In Macquarie Bank’s 2015 Legal Benchmarking survey, by far the two biggest concerns for small law firms at firm level, were:
- Maintaining and growing profitability
- Attracting enough new target clients
Naturally these two concerns go hand in hand. If you don’t attract enough clients, you are likely to struggle to grow or even maintain profitability.
Some practices such as commercial law and business law practices will have a higher level of recurring work from existing clients and hence they can put more effort into cultivating existing client relationships.
Other practices such as family law practices are likely to need a steady stream of new clients as not as many clients have recurring matters.
In my opinion a focus on both cultivating existing client relationships and also generating referrals from existing clients and Centres of Influence is by far the easiest way for most firms to attract enough target clients and hence to maintain or increase profitability.
Based on my experience, both areas are often neglected particularly by smaller firms and that is a major reason why too many small firms don’t achieve the financial returns they should.
Your existing clients and why you need to cherish them.
Your existing clients are what gives your practice it’s value. Without them, your practice is just a few computers and office furniture.
Looked at that way, they deserve to be cherished.
For many firms there is great potential to simply provide a full range of services to the clients the firm already has.
I often suggest at seminars that many commercial or general practice type firms are missing out on up to 50% of the fees that they could and should be earning from the clients that they already have. This is without having to find another new client.
If you accept that figure is anywhere close to reality, based on Macquarie Bank’s benchmarking survey, if a focus was made of identifying the extra work that could be done for every client, this could increase total firm revenue by around 20%.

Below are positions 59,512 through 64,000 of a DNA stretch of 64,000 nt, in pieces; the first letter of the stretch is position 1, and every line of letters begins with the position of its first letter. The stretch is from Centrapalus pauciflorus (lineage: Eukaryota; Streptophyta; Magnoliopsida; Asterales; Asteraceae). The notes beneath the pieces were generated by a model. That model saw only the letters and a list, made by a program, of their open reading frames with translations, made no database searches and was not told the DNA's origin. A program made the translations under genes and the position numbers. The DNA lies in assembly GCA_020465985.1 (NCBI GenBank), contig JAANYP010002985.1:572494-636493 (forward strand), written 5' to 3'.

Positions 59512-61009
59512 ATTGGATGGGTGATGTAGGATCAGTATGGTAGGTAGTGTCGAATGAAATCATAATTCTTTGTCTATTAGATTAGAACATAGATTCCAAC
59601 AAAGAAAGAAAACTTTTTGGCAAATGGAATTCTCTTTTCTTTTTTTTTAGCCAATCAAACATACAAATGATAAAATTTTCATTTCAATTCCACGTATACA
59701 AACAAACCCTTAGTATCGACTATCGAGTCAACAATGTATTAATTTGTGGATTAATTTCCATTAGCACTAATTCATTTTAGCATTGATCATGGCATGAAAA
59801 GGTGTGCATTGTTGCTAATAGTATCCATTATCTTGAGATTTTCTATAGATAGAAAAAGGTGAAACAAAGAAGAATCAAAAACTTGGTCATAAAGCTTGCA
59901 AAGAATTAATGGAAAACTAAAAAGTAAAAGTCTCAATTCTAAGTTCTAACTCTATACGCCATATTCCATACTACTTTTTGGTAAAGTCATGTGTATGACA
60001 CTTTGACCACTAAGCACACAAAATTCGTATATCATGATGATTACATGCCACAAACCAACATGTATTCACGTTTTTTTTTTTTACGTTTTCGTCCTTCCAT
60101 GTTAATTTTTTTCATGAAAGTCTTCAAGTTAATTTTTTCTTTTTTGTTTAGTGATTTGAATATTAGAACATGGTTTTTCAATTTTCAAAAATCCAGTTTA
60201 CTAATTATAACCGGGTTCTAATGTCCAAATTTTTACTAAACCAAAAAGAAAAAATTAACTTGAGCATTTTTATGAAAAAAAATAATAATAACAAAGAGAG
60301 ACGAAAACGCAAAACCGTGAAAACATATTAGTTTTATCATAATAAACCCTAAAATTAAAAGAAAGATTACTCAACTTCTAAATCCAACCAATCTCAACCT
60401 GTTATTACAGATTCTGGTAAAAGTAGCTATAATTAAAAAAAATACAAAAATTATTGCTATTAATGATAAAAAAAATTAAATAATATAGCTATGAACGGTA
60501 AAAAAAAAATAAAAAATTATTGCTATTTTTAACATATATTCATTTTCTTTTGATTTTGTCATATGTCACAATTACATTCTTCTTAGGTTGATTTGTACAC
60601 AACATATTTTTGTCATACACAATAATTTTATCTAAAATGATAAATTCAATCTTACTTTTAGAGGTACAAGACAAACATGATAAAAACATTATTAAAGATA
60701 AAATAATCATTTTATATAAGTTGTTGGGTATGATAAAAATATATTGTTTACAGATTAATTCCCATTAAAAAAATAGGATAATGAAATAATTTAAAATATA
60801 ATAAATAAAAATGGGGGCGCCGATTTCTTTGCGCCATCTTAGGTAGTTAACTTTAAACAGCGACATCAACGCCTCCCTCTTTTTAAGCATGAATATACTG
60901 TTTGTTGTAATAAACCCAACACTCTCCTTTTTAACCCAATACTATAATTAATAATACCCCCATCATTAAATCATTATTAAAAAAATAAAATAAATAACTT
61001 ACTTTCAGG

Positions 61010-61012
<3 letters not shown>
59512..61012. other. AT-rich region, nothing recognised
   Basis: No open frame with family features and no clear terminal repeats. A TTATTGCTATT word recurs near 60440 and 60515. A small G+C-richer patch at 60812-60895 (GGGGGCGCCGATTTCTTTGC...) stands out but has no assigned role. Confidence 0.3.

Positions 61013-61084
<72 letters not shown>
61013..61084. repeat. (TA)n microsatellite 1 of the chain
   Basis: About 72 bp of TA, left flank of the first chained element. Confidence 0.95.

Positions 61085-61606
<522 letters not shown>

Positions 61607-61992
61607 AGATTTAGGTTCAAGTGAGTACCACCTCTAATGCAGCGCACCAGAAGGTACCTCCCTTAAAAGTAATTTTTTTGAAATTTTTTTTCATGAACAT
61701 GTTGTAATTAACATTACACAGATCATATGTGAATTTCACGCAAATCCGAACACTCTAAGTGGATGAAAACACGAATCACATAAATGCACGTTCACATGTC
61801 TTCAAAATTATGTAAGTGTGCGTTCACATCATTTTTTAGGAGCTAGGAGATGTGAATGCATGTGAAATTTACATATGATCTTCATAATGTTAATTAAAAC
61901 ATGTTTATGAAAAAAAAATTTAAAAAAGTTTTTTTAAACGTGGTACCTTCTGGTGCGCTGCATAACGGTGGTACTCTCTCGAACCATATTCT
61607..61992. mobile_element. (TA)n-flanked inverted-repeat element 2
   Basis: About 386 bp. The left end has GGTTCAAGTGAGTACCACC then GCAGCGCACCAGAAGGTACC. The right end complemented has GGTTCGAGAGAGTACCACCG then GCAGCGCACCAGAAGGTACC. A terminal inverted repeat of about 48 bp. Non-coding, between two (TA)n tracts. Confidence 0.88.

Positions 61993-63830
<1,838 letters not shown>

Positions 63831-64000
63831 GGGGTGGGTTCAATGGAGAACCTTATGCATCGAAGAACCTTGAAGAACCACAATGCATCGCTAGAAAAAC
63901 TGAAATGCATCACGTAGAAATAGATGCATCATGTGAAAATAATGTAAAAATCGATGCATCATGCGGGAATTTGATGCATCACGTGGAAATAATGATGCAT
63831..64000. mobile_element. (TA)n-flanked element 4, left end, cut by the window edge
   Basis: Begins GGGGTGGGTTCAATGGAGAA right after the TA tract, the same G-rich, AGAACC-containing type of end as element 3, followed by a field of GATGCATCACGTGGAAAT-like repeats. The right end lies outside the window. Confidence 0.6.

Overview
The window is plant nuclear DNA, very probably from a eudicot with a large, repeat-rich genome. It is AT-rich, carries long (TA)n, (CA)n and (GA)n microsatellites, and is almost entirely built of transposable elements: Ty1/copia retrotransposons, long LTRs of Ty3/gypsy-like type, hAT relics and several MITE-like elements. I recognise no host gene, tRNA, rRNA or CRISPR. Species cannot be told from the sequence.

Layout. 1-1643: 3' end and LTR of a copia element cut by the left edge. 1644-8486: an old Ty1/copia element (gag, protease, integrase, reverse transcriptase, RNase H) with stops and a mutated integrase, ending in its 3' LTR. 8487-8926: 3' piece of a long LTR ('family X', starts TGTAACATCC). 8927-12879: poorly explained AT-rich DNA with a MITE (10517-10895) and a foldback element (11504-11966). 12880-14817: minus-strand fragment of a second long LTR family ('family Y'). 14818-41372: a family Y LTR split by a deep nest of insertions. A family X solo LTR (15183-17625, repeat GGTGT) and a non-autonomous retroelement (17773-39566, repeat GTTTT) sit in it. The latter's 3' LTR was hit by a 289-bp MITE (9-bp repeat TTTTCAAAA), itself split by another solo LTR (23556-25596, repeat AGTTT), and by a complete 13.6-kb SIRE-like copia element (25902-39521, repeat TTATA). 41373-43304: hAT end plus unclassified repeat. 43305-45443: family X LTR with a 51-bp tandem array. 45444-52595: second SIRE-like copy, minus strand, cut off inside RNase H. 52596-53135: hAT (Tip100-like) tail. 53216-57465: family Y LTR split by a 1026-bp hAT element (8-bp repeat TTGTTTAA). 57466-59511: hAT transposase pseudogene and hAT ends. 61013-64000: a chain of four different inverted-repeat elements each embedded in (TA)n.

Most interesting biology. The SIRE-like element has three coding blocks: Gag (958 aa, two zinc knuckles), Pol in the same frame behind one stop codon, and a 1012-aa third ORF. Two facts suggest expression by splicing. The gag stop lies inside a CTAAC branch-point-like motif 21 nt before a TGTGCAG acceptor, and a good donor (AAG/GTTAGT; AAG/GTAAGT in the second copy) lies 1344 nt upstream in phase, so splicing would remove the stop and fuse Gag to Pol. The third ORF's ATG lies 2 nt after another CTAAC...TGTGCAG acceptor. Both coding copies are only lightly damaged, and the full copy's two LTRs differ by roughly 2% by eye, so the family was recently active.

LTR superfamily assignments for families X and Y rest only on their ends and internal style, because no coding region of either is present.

For many firms, fully servicing the clients the firm already has, will result in a substantial uplift in profits.
New clients and why finding them should be easy
Finding new clients does not have to be hard work, particularly if you already have a well-established firm.
If your firm is providing great service and you have delighted existing clients, it should not be difficult to increase the referral rate from those clients by taking a systematic approach.
Rather than explain this here, here is a link to another article on an “Existing client referral system”
By turning your existing clients into advocates of your firm, you achieve great leverage in the market place as you have many credible third parties singing your praises.
Having made sure that clients understand that you need them to refer, you can turn your attention to building up your relationships with fellow professionals ( Your Centres of Influence). Many of them will have many clients that they can readily refer to you if you give them a reason to.
Indeed I have recently posted an article explaining how a new firm generated $1 million in new revenue from just one new Centre of Influence in their first year of operation. While they may be exceptional, who knows what potential there is within your existing contacts or potential ones.
I can understand why the concerns that Macquarie’s survey identified are concerns. I am just thankful however, that for the majority of established firms, addressing these concerns is actually not that hard.
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